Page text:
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The boy recently told me that he wanted to be a “builder” when he grew up, just like me. He then looked at his dad thoughtfully and said encouragingly, “You can be a builder when you grow up too Dad.” Poor Dad. I explained that Daddy builds things too but you can’t always see them.

A lego steampunk land-airship with boiler in the back.

lego boat with wheels

A collaborative Sculpey white tailed deer mostly done by the girl, with a little help from her brother and me. This was probably inspired by a recent trip to L.L. Bean where they have lots of native-to-Maine animal taxidermy on display. The plastic rhinestone eyes are the really old kind that had to be set with prongs. It didn’t occur to me that they might be heat sensitive, oops. Luckily the time in the oven only caused them to become less shiny and softer looking, a happy accident.

Sculpey deer with blue rhinestone eyes

They make so many things that I don’t always get pictures of everything but these were two things they particularly asked me to photograph. They set the scene themselves with the shiny snowflake papered box which they also made out of leftover Christmas wrapping.

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Admittedly, this photo is about a month old but I just realized I’d never shared it. The boy in the leaf pile. We had a great time that day, jumping in, playing leaf monster, piling on dad, etc. There’s some other things I’ve missed as well but I’m just going to offer some random favorite photos here until I get myself reorganized.

sleeping cats

Lila and Duke, curled up on the couch, just about every evening. Sometimes they let us sit with them too.


The girl, as Rudolph, with her ballet teacher, as the Nutcracker, after her very first performance. She was thrilled to be on a real stage although she did say more than once that she would have preferred to be Clara so that she could dance with her teacher. And of course she was quite enamored with all the beautiful costumes. The Maine State Ballet has a cute tradition of Father Christmas and his reindeer (the youngest ballet class) pulling the sleigh with Clara in it off the stage at the end of the ballet. It has nothing to do with the story and they are only on the stage for about 20 seconds but everyone loves it. Her brother and a special friend attended with us and all three of them sat in rapt attention through the performance. Tchaikovsky has such a universal appeal.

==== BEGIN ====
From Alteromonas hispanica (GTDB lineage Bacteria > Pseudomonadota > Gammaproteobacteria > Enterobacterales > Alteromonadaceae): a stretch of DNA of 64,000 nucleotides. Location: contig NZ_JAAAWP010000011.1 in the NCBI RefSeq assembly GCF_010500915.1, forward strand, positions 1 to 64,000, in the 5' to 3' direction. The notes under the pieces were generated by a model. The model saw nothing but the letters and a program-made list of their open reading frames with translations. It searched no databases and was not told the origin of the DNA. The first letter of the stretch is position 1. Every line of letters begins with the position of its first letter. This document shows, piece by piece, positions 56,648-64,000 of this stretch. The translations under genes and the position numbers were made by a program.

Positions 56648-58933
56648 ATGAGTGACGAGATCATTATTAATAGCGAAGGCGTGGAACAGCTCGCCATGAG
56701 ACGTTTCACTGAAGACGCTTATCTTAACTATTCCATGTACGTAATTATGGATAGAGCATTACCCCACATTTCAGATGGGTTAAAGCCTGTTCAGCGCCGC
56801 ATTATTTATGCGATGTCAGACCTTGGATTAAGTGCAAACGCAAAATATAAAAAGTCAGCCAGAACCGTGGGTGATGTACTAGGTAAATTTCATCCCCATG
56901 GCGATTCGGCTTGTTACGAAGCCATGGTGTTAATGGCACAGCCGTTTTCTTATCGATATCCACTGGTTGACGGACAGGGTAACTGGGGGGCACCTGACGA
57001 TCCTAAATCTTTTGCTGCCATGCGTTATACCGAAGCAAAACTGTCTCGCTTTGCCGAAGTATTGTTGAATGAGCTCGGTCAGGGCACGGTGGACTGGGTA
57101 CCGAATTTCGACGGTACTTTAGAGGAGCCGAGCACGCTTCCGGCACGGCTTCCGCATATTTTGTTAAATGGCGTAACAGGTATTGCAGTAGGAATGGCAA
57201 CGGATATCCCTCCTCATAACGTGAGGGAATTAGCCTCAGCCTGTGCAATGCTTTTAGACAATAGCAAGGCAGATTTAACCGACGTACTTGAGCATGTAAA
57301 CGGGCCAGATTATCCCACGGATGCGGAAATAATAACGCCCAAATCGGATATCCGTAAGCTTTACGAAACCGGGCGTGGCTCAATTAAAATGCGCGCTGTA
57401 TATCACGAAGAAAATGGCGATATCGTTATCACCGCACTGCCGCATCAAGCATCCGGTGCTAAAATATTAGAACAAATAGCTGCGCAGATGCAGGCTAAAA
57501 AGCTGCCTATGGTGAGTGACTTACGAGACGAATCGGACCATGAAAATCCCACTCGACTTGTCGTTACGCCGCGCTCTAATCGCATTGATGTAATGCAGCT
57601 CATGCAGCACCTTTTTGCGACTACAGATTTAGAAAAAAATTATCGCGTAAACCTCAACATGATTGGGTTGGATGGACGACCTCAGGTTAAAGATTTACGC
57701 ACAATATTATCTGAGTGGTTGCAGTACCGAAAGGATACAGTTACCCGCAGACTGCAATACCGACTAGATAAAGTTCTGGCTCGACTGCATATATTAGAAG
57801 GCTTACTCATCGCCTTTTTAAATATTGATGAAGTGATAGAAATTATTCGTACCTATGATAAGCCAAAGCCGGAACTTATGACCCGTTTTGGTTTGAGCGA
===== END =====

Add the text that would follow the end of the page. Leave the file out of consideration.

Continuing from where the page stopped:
The girl cleared the top shelf of her bookcase of all its usual oddments and carefully arranged this sweet vignette. I had to snap a picture of it. The rose her daddy gave her after her performance in the Nutcracker, her well-loved kitty, given to her by her Nana, and Abby, her little Lego girl that I handpicked the pieces for and assembled to look like her.

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Our busy weekend started with a trip with Nana and Granddad to the SEE Science Center in Manchester, NH. Housed in one of the historic mill buildings by the river, the hands-on science center includes two floors of hands-on displays and experiments in light, sound, movement, water pressure, AND the world’s largest permanent installation of LEGO bricks built at minifigure scale (55:1). The installation is a replica of a portion of the Amoskeag Mill complex including some of the important buildings of Manchester circa 1900. It includes numerous buildings, some 8000 minifigures, more than 3 million bricks, flowing water and running trains.

largest mini-fig scale permanent LEGO installation in the world of the Amoskeag Mill complex Manchester NH train at the LEGO millyard project at SEE Science Center

I expected the LEGO buildings to be the favorite of the boy who is quite a LEGO fan. He enjoyed most of the exhibits including a pulley lift chair and was particularly interested in a set of guitar strings installed in front of a giant striped wheel which allowed you to see the sound wave patterns, which unfortunately I could not capture with the camera. Use your imagination. (Seen the original Fantasia recently? No? Check it out!)

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Me, I’ve always liked old buildings and these are quite beautiful, inside and out. The view of the old stairs are for Annie, the Mistress of Stairs. (Don’t know that about her? Ask!)

mill building on the Merrimack River, Manchester NH old stairs in mill building, Amoskeag Millyard, NH

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